Last year, just days after hosting the 2017 CMA Awards in November, Carrie Underwood tripped down the stairs of her Nashville home, suffering a number of injuries as she fell. Aside from the broken wrist for which she needed surgery, she also needed between 40 and 50 stitches on her face.
While the singer shared the news that she had been injured in a fall, she did not share photos of her wounds, and for months she stayed off the radar, refusing to share any photos of her face as she healed. In the interim, she warned her fans that she would look slightly different when she did resurface again, and rumors started to fly that she had faked the fall as a cover up to undergo plastic surgery.
Underwood eventually showed her face again for the first time when she performed at the ACM Awards in April, with very little obvious difference. A recent Instagram post, however, shows the scar above her lip in a stark light.
The shot, which is a throwback to the filming of her music video "Love Wins" from her new album Cry Pretty, shows a close up of her face on the left side, where she needed the stitches.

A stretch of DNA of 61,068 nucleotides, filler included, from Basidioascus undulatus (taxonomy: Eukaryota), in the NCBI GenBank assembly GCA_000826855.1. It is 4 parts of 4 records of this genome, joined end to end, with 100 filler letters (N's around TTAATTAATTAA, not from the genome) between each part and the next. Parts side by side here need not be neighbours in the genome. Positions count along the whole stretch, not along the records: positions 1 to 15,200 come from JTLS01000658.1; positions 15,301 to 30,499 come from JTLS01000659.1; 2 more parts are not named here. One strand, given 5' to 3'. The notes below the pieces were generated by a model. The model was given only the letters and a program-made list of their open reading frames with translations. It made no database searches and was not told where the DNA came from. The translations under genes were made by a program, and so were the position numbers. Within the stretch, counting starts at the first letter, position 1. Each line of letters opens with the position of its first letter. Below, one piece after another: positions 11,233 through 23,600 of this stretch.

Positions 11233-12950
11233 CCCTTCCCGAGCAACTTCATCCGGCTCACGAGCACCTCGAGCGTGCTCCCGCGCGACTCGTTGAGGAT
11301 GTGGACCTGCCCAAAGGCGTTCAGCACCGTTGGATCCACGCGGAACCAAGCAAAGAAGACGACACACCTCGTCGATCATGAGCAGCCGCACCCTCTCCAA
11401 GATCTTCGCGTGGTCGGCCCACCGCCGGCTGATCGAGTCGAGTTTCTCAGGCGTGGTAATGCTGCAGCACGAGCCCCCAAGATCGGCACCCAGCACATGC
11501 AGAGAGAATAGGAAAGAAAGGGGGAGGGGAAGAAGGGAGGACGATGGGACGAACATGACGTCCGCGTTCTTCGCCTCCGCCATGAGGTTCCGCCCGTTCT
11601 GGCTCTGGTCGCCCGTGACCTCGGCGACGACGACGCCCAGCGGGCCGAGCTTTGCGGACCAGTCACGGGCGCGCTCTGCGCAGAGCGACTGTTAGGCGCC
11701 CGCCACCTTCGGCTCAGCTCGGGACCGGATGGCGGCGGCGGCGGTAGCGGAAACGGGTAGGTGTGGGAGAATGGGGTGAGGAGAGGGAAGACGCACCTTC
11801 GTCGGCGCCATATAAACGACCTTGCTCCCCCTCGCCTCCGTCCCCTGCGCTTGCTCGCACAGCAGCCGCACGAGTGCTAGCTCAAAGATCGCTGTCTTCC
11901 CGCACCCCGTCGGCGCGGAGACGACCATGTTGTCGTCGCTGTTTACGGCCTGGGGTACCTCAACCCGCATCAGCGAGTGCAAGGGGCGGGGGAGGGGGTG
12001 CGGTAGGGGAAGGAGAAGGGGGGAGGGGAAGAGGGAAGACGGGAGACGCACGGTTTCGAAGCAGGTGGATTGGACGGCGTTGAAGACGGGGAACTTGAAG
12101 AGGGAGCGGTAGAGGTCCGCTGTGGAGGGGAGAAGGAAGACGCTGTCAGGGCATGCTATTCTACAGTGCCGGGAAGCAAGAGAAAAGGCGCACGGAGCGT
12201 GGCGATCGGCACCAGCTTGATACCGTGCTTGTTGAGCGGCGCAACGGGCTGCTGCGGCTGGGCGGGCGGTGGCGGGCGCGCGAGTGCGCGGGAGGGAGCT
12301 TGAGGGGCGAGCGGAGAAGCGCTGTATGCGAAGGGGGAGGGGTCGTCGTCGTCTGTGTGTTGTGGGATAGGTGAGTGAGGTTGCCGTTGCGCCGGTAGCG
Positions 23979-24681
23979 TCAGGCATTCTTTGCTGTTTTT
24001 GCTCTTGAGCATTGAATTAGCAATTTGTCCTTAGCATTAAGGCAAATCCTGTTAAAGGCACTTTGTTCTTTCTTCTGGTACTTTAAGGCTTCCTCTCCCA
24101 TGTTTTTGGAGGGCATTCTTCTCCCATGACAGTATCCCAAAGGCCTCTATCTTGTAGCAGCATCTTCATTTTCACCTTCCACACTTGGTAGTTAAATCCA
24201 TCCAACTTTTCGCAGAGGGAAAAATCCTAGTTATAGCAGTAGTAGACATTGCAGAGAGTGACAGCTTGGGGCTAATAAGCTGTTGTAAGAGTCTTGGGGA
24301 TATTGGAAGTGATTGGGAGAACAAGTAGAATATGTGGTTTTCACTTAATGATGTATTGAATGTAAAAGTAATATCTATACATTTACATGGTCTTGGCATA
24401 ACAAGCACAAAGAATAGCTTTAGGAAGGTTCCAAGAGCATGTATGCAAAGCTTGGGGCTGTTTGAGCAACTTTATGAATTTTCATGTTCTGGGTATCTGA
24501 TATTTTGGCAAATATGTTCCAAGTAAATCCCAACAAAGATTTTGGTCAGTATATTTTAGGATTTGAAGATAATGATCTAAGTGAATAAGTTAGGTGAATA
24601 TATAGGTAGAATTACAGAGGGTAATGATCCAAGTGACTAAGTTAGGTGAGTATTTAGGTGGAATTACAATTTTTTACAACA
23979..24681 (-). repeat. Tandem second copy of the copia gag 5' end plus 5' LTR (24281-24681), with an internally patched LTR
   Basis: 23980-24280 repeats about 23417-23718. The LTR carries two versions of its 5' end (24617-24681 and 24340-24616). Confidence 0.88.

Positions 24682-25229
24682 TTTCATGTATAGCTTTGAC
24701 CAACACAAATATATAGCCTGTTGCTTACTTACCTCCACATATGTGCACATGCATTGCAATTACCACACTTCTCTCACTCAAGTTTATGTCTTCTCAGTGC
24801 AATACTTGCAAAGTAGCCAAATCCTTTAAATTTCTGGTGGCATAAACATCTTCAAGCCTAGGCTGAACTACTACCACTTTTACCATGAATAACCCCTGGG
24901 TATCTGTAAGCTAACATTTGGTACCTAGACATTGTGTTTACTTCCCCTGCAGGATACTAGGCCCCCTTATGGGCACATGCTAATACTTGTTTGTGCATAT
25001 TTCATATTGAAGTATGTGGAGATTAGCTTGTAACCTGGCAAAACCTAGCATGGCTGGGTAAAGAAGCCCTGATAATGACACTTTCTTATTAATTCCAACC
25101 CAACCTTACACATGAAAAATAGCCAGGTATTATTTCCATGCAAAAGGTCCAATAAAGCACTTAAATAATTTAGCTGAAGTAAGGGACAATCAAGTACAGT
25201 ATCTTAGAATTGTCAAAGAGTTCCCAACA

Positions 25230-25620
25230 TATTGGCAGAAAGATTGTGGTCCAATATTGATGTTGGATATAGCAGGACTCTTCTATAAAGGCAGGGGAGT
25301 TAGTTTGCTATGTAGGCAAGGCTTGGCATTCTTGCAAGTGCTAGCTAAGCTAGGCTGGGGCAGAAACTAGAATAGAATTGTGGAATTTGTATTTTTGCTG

As People noted, with her hair deliberately pulled back from her face, the scar above her lip is much more visible than she has allowed it to be since the accident.Underwood also recently spoke to Redbook about the accusations that she was trying to cover up cosmetic surgery.
"I'm on some magazine every other week for something crazy. It's a little sad because the truth is just as interesting. I wish I'd gotten some awesome plastic surgery to make this [scar] look better. But I try not to worry too much about it. Any time someone gets injured, it looks pretty bad in the beginning, and you're like, 'What is this going to wind up like?' You just don't know."She added that while the scar is glaringly obvious to her, other people have told her they barely notice it at all, something that made her realize people don't pay as much attention as she thought they would, which she said has been "nice to learn."
The singer also expressed that as awful as the accident was, it taught her something valuable about the struggles women in general face when it comes to body confidence. She offered up some advice for other women who lack self-confidence, with a reminder that all women are insecure, and that it's part of being human.
"The first thing I would tell them is that we're all insecure; that's just called being human," she said. "I feel like the most important thing to realize is that even people who seem to be super-confident have insecurities that they are dealing with."